Do you enjoy collecting things? Are you interested in history? Do you keep an eye on stocks and bonds?
Well, you can combine all three of those little joys into one and even make some money out of it, when you take on Scripophily as a hobby.
Here’s a basic guide:
- What is Scripophily?
- Why become a Scripophile?
- How does one get into the game?
- Keeping condition in mind
- Making money from Scripophily
According to the Cambridge dictionary, Scripophily is the activity of collecting old bond and share certificates.
This hobby can probably be compared to collecting old stamps, coins and notes that are no longer in use.
The word is a combination of English and Greek – ‘scrip’ representing an ownership right and ‘philos’ meaning to love.
While it may seem like an exceedingly strange hobby to some, the fact is thousands of people avidly practice it worldwide!
Simultaneously, it hasn’t become so popular that it’s hard to find certificates that have some sort of value.
There are various factors that attract enthusiasts to Scripophily. Here are a few of the main drawcards:
Were the parties involved in the signing of the certificate somehow involved in important historical events? For instance, was it perhaps the first company to produce a certain product, such as automobiles, aeroplanes, vacuum cleaners – anything under the sun really!
Was it printed by a famous printer?
Let’s just be honest, people really knew how to make even the most ordinary things look beautiful in the old days.
Even boring old stock certificates.
So, it’s hardly surprising that some people get into Scripophily purely for the aesthetic value of these documents.
Features they might look out for include: type of engraving, colour of ink, figures represented in the vignette, the presence of borders and paper quality, to mention but a few.
Could any of the parties involved with the signing be considered famous… or even infamous?
– Original face value
How much was the stock or bond issued for? Usually, the larger the original face value, the more collectable it is.
– Specific field
If you’re interested in a specific area of business, such as sports, finance, railroads or automotive, you could focus on collecting certificates that fall into these categories.
How many of the certificates were issued? How many survived over the years? Normally, the fewer survived the more collectable it is.
As with any hobby, the Scripophily bug might catch you completely off guard.
Perhaps you stumble upon a fascinating old certificate while rummaging through your neighbour’s garage sale. Or perhaps you inherit one from your grandparents unwittingly.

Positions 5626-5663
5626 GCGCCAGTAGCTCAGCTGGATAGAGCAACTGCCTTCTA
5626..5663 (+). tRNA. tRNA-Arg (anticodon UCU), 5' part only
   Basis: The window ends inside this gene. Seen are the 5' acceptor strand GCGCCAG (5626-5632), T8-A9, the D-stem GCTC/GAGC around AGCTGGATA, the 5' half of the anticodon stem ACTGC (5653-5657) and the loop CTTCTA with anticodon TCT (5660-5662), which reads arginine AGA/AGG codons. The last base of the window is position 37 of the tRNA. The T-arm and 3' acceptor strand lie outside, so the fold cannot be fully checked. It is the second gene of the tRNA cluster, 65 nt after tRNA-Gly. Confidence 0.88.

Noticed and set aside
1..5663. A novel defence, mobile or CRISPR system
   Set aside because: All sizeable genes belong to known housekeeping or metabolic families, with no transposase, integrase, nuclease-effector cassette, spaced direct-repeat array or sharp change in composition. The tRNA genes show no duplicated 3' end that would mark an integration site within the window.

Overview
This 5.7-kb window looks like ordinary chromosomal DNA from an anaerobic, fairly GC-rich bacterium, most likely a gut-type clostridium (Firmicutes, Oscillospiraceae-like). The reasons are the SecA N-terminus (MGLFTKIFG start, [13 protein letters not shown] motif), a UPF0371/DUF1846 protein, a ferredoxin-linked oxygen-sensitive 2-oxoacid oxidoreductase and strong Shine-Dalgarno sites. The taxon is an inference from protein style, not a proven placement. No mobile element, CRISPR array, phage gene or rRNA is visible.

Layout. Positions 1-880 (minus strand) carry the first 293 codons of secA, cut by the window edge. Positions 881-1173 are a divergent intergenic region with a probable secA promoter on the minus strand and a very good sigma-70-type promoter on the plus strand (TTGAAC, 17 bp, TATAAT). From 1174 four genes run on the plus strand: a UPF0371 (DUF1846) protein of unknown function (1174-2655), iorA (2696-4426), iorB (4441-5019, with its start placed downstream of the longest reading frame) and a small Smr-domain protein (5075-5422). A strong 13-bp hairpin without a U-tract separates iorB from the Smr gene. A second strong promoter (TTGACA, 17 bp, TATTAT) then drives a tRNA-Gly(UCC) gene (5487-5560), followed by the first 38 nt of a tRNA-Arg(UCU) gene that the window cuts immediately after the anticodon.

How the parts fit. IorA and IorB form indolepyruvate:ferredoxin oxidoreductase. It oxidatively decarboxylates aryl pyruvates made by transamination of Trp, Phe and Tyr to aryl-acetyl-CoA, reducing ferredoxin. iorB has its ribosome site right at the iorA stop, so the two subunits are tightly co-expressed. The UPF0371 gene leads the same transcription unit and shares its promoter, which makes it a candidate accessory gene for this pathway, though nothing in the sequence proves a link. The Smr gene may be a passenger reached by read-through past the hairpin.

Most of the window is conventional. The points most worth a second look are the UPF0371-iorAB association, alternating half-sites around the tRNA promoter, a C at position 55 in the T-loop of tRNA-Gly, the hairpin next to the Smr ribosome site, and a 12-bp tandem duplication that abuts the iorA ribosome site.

However, the most common way for Scripophiles to come upon their treasures these days is online. Ebay has a whole section dedicated to old stock certificates and the site Scripophily.com connects collectors from all over the world.
So, you’ve found your first stash of (possibly) lucky stocks and bonds, but how do you even start valuing them?
Well, as you can guess, it’s not as simple as it might sound. However, at first glance, there are a few things you tell about the value from merely looking at the condition of the papers.
This is the general grading scale:
– Uncirculated – Looks like new, no abnormal markings or folds, no staples, clean signature and no stains
– Extremely Fine – Slight traces of wear
– Very Fine – Minor traces of wear
– Fine – Creased with clear signs of use and wear
– Fair- Strong signs of use and wear
– Poor- Some damage with heavy signs of wear and staining
While you can certainly collect old bond and share certificates for your own personal pleasure, there is actually money to be made.
However, it’s going to take some time.
Mike Veissid, an avid Scripophile, told Financial Times in an interview that the secret to turning your vintage stocks and bonds into an asset is to “build a collection that has some meaning beyond its individual pieces, which is then going to appeal to a large number of people when it is disposed of.”
A clever way of doing this is to focus on certain industries, decades or institutions.
For instance, railroad and automobile companies are always big hits, even more so if they’re still in business.
According to Veissid, any certificates dating beyond 1930 are pretty much worthless, so it’s best to focus on those created between the mid-1800s and 1920s.
His collection, built up over 30 years, is worth more than £150,000.
Right now on eBay, you will find certificates going for anywhere between £0.99 to £1,996.71.